Masala Library, Delhi: Fine Dining Redefined

_DSC0070Farzi Café had created a furor with molecular gastronomy. Then came Masala Library in Mumbai with less of molecular and more of modern cuisine. Now Zorawar Kalra has upped his own standards and created post modern or post molecular Indian Cuisine. Masala Library, a standalone restaurant adjacent to Le Meridien in Connaught Place, not only geographically stands apart from the huge list of new restaurants that have mushroomed in C.P. but also stands apart for the post modern Indian cuisine it is serving.

_DSC0073Masala Library’s founding chef Saurabh Udinia travelled to 15 states of India to get inspired and took more than a year to conceptualize the menu. He picked out every day dishes giving them his own modern twist and presented them in specially hand crafted unique serving dishes. Like the amuse bouche is served in a cracked eggshell look alike ceramic dish with a mango spherification and tender coconut inside – when it is served, you feel you are about to eat a raw egg but you know better.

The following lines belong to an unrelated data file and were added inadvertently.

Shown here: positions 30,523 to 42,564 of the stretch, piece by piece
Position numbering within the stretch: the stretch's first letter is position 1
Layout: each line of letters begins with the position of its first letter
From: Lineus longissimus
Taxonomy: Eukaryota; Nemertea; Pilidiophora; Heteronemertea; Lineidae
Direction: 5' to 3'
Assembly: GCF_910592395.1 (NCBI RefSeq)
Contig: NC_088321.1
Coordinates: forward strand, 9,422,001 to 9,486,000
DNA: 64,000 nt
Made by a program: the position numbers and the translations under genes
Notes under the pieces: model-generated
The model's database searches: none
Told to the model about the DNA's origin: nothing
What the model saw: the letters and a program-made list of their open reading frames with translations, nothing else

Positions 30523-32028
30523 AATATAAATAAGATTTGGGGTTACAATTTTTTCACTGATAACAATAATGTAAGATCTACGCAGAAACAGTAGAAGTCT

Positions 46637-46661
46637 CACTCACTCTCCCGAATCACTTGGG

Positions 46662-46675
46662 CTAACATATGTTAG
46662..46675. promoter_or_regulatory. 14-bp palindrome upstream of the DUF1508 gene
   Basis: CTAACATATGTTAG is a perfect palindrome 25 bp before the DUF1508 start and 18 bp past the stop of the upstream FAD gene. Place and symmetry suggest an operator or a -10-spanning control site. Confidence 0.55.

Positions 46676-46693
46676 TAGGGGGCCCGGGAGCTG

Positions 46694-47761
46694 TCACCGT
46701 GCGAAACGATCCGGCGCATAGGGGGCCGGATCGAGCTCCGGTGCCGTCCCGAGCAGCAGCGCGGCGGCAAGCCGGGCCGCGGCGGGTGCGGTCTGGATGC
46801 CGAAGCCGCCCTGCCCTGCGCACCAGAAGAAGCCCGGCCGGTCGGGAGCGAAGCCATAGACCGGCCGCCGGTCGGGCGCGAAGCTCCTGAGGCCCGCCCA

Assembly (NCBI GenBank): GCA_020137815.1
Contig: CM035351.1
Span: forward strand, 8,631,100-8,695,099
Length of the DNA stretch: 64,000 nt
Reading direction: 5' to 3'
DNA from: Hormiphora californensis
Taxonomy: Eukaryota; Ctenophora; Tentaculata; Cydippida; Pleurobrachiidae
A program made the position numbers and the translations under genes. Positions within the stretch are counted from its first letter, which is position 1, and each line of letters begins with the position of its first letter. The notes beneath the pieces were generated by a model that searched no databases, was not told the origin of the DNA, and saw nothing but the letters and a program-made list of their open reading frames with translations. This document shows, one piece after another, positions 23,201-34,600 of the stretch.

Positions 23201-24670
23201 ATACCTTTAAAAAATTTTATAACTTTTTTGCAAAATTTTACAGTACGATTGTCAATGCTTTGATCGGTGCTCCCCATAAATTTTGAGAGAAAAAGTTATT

_DSC0071As one walks in through a small stretch of manicured gardens on either side of the walkway, one cannot help but notice the judicious use of the greenery as Masala Library grows its own herbs which are used daily in the kitchen. The décor inside is quite classic and timeless with a huge chandelier dominating the centre of the restaurant. One whole wall has been converted into a wine cellar with more than four hundred bottles displaying almost eighty labels of wine.


It is highly recommended that you go for the Chef’s tasting menu (both vegetarian and non-vegetarian) which is served at 7.30 pm and 9.30 pm daily. The tasting menu takes ninety minutes to complete as it has – yes – hold your breath – only nineteen courses. So it is very important to understand that one has to be punctual – if you are late, it is like trying hard to get on to a train that has already started. The menu and the small portion sizes tease and tantalize you. It has been so designed that for the most part, it leaves your taste buds asking for more. It is as if someone is being naughty and before you can even feel satiated with the first treat, you are given another treat forcing you to think that you have got a better deal with the second one.